For a while, I had a hard time finding the voice for this book. I started with third person omniscient, but I do third person in a very writerly way. It’s not exactly didactic, but I get very knowledgeable. And I just couldn’t get close enough to the characters and to Hằng’s point of view.
Then I arrived at shifting their perspectives. My problem was, how do I make each voice distinct, so that you know it’s Hằng or LeeRoy without having to look at the chapter head? When the chapter is from LeeRoy’s point of view the voice is a true Texan. It’s infused with humor and I use Texas idioms. He’s a cowboy but not really sure he’s doing it right. Then when it switches to Hằng I made the language more poetic for her because Vietnamese is a poetic language.
It took five years to write and was really hard work. I started this book before Listen, Slowly and I thought it would be my second novel. But I couldn’t nail the voice and figure out how to tell her trauma without making it just too sad. I had a contract for a second book so I switched to Listen, Slowly, which was a breeze to write and done in a year. That book was just one main character.
But this one [Butterfly Yellow] was much harder. I’m a former journalist and I don’t miss a deadline. And I missed three deadlines on this book. After five years, when it felt like I lived in a cave, locked in a room getting this right, I am now so happy with how the book came out. It turned out even better than I expected, which is a rare thing. I think it’s a fast and fun read, but it wasn’t easy to write. I’m glad that some of my anxiety and frustration while I was writing didn’t land on the page.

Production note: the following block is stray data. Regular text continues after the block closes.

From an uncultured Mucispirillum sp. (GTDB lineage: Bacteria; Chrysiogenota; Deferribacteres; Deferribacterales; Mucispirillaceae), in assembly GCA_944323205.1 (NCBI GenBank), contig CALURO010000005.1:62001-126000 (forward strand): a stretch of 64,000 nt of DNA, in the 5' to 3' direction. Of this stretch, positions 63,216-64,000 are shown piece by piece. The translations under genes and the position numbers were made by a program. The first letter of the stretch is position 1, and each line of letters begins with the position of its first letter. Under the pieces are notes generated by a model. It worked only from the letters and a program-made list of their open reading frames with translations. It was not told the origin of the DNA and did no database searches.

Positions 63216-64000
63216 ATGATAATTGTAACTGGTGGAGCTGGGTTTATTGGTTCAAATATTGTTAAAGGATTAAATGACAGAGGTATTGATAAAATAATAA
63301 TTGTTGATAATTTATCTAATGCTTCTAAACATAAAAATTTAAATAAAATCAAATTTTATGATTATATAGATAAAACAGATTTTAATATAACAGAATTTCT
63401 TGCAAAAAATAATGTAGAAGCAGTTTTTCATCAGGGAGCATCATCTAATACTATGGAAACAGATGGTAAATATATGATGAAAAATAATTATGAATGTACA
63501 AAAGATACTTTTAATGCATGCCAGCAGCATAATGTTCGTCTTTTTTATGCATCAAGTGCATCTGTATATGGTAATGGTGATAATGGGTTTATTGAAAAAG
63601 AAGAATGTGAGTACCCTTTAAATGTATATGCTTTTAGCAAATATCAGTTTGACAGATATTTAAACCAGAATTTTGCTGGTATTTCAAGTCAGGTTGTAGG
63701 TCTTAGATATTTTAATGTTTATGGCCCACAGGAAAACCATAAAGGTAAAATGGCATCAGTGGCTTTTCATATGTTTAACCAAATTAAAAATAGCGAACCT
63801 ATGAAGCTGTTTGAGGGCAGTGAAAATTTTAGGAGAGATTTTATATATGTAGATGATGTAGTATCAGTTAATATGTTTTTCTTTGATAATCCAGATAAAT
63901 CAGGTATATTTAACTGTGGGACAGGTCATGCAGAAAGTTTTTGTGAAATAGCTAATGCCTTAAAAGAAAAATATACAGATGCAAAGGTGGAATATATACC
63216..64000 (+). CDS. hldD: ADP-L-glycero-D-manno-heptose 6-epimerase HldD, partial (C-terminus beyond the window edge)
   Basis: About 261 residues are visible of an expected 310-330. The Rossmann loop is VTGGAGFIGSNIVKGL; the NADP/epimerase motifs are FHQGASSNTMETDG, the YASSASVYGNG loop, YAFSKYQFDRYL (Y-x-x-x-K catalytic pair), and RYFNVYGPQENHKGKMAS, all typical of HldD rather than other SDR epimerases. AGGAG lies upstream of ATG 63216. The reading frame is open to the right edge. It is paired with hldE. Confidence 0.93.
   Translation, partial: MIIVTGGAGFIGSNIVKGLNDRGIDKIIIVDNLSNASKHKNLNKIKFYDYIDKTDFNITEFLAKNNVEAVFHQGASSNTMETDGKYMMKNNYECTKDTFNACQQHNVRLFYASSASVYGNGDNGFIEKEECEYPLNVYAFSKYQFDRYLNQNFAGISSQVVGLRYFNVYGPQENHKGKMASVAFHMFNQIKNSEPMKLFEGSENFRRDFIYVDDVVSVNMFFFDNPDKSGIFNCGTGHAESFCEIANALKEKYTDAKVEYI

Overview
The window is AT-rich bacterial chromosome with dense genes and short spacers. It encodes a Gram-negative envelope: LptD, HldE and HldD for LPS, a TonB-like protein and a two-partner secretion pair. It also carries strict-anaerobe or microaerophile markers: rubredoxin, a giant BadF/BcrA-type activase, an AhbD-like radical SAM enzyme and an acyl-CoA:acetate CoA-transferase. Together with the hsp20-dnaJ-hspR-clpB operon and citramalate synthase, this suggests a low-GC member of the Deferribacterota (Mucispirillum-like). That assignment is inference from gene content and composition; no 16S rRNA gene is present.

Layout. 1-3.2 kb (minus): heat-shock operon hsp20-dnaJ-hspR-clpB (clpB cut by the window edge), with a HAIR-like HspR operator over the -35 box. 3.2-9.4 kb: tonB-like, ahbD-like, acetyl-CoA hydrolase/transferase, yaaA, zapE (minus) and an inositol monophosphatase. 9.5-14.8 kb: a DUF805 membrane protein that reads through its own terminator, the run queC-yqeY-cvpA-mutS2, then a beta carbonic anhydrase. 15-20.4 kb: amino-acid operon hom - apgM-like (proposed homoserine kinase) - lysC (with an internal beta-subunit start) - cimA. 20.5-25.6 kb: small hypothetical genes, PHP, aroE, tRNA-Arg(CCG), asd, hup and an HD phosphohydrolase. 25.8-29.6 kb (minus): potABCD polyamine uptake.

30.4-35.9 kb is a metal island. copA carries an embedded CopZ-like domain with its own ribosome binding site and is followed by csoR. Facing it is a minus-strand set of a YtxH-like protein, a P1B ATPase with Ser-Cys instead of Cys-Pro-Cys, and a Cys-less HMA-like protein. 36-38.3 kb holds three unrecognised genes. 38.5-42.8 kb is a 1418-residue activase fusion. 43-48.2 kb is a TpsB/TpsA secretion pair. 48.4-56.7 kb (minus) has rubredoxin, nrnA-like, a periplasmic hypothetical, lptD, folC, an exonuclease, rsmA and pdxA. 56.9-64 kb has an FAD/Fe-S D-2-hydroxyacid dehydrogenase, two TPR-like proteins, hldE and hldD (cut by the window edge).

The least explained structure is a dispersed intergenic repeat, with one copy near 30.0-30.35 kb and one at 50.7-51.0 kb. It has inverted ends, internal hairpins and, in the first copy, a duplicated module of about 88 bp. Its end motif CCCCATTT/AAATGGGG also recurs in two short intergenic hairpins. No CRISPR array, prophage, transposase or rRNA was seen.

Hằng feels such guilt about her brother’s evacuation from Vietnam and is determined to find him and heal this relationship. How did you layer her emotions and set up the complicated dynamic between them?
I knew there had to be a compelling reason for Hằng to get on that boat. It was not enough to have her wish for cliché freedom. As a former journalist I know what people say, that they wanted freedom, but that is not a reason to jump on a boat. I knew it had to be something dire that would cause her tremendous worry and guilt. But her parents could take care of themselves and her Ba [grandmother] would never leave, so it had to be a little brother, and she feels such intense guilt about his evacuation that it compels her to leave. And then it turns out that she’s wrong and that he’s fine, and it takes a while for her to get over that and create a new life for herself.
What do you hope readers take away from this novel?
That even when life is at its most dire, that’s not all that you feel. One of the things that makes human beings so complex is that there will be an aspect of brightness. And even in the happiest moments, a wedding or graduation, things will never be perfect and there is still sadness. I am fascinated by dichotomies and looking at the unexpected.
You established a charity called Viet Kids. How did you decide to create this organization?
In 2005, I went to Vietnam as a translator for surgeons who were doing cleft palate surgeries in the countryside. When I asked the kids about their hopes and dreams and about what they wanted right now to make their lives better, what they all said was that they wanted a bicycle. These kids would have to walk an hour or two to school, and by the time they got there they would be exhausted and couldn’t concentrate. But if they had a bike they could get there faster, so we set up Viet Kids. And the bicycle does more than just help the kid, it also helps the whole family. I wish an MIT engineer would invent a bike that doesn’t rust in the monsoons, but that hasn’t happened yet. I donate all my speaking and school event fees [to Viet Kids]—and I work with a Buddhist nun to get the bicycles to kids in rural areas.
What are you working on now?
I just sold a picture book. I’ve always wanted to be an illustrator, but I think this is the closest I’ll come. It’s about a grandmother with Alzheimer’s disease and how the grandfather and her grandchild think of ways to spur her memories and bring her back. I am also playing with a bigger novel. I have the most wonderful [journaling] app called Day One, so I walk my dogs and talk through my ideas. It’s nice not to be tied to my desk at this point.
Butterfly Yellow by Thanhha Lai. HarperCollins, $17.99 Sept. 3 ISBN 978-0-06-222921-2